Depending on your diagnosis, your doctor may prescribe treatment that helps to alleviate your symptoms. This would likely include antibiotics, eye drops, and home care as described above. In some cases, where the eye is very irritated, your doctor may suggest wearing a patch to limit light exposure and help your eye heal.

  • Blepharitis - a usually chronic inflammation of the eyelids with scaling, sometimes resolving spontaneously
  • Subconjunctival haemorrhage - a sometimes dramatic, but usually harmless, bleeding underneath the conjunctiva most often from spontaneous rupture of the small, fragile blood vessels, commonly from a cough or sneeze
  • Inflamed pterygium - a benign, triangular, horizontal growth of the conjunctiva, arising from the inner side, at the level of contact of the upper and lower eyelids, associated with exposure to sunlight, low humidity and dust. It may be more common in occupations such as farming and welding.
  • Inflamed pinguecula - a yellow-white deposit close to the junction between the cornea and sclera, on the conjunctiva. It is most prevalent in tropical climates with much UV exposure. Although harmless, it can occasionally become inflamed.
  • Dry eye syndrome - caused by either decreased tear production or increased tear film evaporation which may lead to irritation and redness 
  • Airborne contaminants or irritants
  • Tiredness
  • Drug use including cannabis
  • Episcleritis - most often a mild, inflammatory disorder of the 'white' of the eye unassociated with eye complications in contrast to scleritis, and responding to topical medications such as anti-inflammatory drops.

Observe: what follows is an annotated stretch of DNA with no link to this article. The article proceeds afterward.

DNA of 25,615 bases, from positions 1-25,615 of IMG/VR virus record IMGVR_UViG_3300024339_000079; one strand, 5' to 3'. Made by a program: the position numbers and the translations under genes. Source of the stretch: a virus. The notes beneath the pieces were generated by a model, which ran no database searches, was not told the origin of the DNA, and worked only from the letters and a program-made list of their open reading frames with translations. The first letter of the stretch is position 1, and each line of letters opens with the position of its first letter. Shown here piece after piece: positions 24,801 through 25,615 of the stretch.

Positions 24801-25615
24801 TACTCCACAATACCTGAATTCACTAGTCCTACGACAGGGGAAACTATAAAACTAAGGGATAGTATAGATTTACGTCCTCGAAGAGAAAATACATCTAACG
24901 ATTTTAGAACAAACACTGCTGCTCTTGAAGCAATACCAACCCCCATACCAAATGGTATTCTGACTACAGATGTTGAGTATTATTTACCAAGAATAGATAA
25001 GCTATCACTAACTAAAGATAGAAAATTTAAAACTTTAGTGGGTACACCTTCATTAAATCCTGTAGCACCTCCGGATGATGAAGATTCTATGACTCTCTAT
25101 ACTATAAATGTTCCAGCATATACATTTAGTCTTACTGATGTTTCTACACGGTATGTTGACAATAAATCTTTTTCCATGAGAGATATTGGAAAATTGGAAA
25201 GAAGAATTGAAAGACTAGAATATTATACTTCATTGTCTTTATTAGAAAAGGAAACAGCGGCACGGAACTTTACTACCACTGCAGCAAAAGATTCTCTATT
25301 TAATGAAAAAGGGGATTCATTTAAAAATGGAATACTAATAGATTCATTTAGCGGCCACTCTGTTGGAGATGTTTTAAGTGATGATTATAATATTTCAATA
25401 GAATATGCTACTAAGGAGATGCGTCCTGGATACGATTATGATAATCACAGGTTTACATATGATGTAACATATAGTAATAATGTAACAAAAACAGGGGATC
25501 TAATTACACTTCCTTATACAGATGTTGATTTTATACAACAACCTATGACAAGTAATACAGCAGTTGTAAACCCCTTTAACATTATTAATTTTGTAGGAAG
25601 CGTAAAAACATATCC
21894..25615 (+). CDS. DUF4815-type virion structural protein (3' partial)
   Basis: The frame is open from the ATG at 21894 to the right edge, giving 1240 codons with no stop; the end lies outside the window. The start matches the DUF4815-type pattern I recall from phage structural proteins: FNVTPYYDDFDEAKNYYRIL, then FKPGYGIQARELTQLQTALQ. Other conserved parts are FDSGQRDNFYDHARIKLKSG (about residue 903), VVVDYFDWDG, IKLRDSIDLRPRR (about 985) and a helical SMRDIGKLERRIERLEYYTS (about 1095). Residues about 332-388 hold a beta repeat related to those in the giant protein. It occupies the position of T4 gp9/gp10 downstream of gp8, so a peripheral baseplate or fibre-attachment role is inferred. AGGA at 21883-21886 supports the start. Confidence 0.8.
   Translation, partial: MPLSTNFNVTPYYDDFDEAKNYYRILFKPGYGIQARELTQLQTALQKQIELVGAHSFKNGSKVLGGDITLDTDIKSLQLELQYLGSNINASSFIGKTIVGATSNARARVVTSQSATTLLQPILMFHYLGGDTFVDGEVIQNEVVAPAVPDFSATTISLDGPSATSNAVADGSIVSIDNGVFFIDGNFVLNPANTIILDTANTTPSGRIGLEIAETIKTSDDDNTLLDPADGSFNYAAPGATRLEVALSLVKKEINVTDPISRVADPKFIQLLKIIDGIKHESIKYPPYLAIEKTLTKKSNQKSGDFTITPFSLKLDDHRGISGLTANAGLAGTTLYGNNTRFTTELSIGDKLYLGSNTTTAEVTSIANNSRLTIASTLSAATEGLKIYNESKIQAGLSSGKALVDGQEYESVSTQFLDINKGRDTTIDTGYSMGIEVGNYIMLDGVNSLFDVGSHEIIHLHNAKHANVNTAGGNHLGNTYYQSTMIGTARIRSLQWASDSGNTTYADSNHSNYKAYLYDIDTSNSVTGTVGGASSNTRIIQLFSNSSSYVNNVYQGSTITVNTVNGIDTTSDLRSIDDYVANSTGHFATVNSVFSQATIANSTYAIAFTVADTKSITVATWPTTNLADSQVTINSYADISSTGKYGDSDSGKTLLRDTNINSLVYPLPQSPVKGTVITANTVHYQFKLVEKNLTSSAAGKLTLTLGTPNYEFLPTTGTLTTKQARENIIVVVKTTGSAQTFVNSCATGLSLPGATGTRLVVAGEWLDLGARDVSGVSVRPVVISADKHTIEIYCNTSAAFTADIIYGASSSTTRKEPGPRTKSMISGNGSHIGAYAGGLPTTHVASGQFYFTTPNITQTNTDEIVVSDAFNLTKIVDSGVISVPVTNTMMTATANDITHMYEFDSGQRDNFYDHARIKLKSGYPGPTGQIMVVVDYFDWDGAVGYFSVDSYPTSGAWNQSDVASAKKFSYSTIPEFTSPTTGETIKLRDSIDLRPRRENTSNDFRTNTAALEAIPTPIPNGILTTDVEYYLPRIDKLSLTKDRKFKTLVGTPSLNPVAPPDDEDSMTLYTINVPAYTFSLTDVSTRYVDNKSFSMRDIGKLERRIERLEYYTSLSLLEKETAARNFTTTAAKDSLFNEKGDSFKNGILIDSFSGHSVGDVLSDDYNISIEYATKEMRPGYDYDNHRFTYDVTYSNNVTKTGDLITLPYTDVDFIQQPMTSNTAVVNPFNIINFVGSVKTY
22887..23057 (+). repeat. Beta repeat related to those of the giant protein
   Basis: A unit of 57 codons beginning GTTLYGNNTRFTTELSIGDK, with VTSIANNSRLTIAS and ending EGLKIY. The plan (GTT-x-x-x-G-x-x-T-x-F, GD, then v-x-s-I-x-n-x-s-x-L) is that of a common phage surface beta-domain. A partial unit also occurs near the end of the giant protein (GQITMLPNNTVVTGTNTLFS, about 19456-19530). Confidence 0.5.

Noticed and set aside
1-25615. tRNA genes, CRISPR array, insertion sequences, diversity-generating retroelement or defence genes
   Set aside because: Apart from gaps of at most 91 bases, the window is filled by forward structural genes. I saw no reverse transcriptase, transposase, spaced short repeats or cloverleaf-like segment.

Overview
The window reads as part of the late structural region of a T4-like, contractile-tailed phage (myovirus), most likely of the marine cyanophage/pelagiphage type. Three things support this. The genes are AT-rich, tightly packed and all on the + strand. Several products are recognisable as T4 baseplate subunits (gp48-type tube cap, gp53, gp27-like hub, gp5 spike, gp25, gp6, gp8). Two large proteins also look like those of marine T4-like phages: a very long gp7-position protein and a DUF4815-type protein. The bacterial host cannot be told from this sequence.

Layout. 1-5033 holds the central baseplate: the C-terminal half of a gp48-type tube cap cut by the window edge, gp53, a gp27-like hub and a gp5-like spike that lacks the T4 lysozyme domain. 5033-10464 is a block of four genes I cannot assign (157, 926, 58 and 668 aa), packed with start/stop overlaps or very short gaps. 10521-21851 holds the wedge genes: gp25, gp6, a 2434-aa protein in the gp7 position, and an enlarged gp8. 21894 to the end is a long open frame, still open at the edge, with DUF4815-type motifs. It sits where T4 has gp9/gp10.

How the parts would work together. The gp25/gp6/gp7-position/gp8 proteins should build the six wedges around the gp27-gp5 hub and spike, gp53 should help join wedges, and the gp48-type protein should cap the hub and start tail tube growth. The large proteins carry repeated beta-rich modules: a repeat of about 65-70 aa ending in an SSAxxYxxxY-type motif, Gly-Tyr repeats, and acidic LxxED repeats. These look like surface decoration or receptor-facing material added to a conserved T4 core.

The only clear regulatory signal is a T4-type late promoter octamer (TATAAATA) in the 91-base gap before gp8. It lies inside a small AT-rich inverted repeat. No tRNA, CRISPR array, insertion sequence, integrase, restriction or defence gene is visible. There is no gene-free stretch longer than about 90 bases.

Usually urgent

  • Acute angle closure glaucoma - implies injury to the optic nerve with the potential for irreversible vision loss which may be permanent unless treated quickly, as a result of increased pressure within the eyeball. Not all forms of glaucoma are acute, and not all are associated with increased 'intra-ocular' pressure.
  • Injury
  • Keratitis - a potentially serious inflammation or injury to the cornea (window), often associated with significant pain, light intolerance, and deterioration in vision. Numerous causes include virus infection. Injury from contact lenses can lead to keratitis.
  • Iritis - together with the ciliary body and choroid, the iris makes up the uvea, part of the middle, pigmented, structures of the eye. Inflammation of this layer (uveitis) requires urgent control and is estimated to be responsible for 10% of blindness in the United States.
  • Scleritis] - a serious inflammatory condition, often painful, that can result in permanent vision loss, and without an identifiable cause in half of those presenting with it. About 30-40% have an underlying systemic autoimmune condition.
  • Tick-borne illnesses like Rocky Mountain spotted fever - the eye is not primarily involved, but the presence of conjunctivitis, along with fever and rash, may help with the diagnosis in appropriate circumstances.

Red eyes can develop suddenly or over time. Eye drops are helpful in many cases, and can be purchased over-the-counter or online. If the redness is not easing up and is accompanied by other symptoms, people should see a doctor.

Eye injuries, contact lenses, and frequent use of eye drops can all cause irritation leading to red eyes. A doctor can help a person to pinpoint the cause of their red eye problem and develop a treatment plan.

Common treatments include eye drops, antibiotics, creams, and oral medications. Most conditions are readily treatable and, if caught early, do not cause any permanent long-term damage.

Some serious medical conditions, including leukaemia, sarcoidosis, and juvenile idiopathic arthritis, can also cause a red eye. As a result, getting a proper diagnosis is critical.

People should not hesitate to contact their doctor with any questions or concerns if they have red eyes.

Most cases of eye redness can be prevented by using proper hygiene and avoiding irritants that can cause redness.

Follow these tips to prevent eye redness:

  • Wash your hands if you’re exposed to someone who has an eye infection.
  • Remove all makeup from your eyes each day.
  • Do not wear contact lenses longer than recommended.
  • Clean your contact lenses regularly.
  • Avoid activities that can cause eyestrain.
  • Avoid substances that can cause your eyes to become irritated.
  • If your eye becomes contaminated, flush it out immediately with water.